Bias and regulation of bias in intergroup interactions: Implicit attitudes toward Muslims and interaction quality


Previous research suggests that automatically activated bias manifests itself in behavior that can jeopardize the quality of intergroup interactions. However, regulation of automatic associations has the potential to attenuate their influence on intergroup interaction. To test this possibility, 46 non-Muslim White participants interacted with a Muslim confederate and completed an implicit measure of attitudes toward Muslims. The Quadruple Process model [Sherman, J. W., Gawronski, B., Gonsalkorale, K., Hugenberg, K., Allen, T. J., & Groom, C. J. (2008). The self-regulation of automatic associations and behavioral impulses. Psychological Review, 115, 314–335] was applied to the implicit measure to estimate participants’ strength of negative associations with Muslims and their ability to overcome those negative associations. The confederate’s ratings of how much he liked the participants were predicted by an interaction between automatic negative associations and the ability to overcome them. Specifically, when the strength of participants’ negative associations with Muslims was low, participants’ level of overcoming bias was unrelated to the confederate’s ratings. In contrast, the ability to regulate automatic negative associations predicted greater liking when those associations were strong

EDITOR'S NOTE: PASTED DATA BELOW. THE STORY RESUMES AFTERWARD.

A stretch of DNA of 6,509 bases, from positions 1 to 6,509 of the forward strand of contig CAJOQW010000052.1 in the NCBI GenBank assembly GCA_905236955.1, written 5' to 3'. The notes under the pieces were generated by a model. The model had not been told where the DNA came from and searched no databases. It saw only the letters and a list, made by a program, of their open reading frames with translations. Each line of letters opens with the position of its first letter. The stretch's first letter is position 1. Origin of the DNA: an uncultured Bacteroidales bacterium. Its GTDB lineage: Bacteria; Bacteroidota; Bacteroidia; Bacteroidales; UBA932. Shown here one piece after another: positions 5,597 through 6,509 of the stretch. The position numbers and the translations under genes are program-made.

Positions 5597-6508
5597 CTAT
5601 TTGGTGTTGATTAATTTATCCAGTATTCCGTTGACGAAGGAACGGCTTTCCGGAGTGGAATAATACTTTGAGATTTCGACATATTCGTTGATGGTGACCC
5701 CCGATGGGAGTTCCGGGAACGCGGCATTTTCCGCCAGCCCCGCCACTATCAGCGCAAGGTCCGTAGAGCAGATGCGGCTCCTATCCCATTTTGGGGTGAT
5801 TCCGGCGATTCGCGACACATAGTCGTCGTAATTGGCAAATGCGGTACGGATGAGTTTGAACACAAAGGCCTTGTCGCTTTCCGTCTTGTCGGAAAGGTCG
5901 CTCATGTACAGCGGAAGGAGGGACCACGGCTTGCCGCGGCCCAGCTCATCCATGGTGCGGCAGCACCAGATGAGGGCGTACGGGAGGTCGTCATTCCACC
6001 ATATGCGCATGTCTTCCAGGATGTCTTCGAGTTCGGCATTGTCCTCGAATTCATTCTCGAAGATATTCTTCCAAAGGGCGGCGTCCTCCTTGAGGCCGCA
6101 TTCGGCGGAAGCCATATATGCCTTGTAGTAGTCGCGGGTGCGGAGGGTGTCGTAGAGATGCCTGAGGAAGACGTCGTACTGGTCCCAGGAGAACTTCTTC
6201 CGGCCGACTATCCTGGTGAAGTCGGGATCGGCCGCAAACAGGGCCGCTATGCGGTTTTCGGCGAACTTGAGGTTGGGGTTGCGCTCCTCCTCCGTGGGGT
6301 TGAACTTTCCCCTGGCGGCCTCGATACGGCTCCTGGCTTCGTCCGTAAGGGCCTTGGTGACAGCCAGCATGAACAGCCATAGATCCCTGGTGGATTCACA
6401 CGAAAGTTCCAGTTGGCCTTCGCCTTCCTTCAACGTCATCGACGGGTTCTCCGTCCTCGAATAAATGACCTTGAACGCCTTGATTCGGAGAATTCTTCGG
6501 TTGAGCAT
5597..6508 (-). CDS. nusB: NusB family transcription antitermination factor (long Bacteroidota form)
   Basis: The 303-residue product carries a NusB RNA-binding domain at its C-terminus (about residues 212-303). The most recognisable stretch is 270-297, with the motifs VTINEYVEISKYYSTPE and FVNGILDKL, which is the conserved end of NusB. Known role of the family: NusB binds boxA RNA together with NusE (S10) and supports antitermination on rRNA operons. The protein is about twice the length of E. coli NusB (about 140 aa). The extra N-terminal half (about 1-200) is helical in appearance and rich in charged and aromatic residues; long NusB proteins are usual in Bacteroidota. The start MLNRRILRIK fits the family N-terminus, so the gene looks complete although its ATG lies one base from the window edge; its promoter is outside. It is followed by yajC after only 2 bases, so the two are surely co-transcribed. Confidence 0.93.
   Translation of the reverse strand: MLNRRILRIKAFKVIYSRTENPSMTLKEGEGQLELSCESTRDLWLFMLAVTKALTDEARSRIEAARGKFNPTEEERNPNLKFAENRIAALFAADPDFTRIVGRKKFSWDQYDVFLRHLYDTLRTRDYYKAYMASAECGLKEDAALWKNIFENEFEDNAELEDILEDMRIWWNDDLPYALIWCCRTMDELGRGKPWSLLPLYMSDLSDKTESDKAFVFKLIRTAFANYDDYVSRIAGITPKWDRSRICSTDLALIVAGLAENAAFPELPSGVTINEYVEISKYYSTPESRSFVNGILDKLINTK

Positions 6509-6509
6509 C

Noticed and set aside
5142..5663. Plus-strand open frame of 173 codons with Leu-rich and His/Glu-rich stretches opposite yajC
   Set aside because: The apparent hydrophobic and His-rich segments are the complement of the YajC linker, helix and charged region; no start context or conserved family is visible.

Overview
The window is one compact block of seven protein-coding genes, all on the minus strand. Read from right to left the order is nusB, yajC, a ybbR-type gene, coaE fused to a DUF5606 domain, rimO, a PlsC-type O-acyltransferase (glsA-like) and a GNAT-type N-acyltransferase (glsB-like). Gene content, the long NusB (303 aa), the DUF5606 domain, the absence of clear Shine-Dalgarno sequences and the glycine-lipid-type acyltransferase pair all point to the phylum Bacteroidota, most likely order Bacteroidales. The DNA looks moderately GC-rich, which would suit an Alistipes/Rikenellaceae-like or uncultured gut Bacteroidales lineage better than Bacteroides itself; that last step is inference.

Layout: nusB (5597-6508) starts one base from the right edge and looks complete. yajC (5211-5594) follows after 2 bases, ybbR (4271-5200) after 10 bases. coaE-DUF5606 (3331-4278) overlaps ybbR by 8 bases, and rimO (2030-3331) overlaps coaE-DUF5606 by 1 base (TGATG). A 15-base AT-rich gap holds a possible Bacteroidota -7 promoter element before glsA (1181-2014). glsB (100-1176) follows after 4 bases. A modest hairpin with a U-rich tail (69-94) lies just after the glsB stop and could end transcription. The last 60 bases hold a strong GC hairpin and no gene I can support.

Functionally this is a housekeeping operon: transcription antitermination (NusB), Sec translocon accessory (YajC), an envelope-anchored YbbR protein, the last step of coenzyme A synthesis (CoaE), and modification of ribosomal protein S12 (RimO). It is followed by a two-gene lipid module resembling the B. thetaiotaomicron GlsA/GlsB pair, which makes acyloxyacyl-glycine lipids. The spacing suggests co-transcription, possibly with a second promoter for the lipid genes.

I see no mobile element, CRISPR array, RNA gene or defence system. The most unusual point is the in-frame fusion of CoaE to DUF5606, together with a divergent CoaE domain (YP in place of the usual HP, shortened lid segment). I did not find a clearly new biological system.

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University of Queensland eSpace

Last time updated on 30/08/2013

This paper was published in University of Queensland eSpace.

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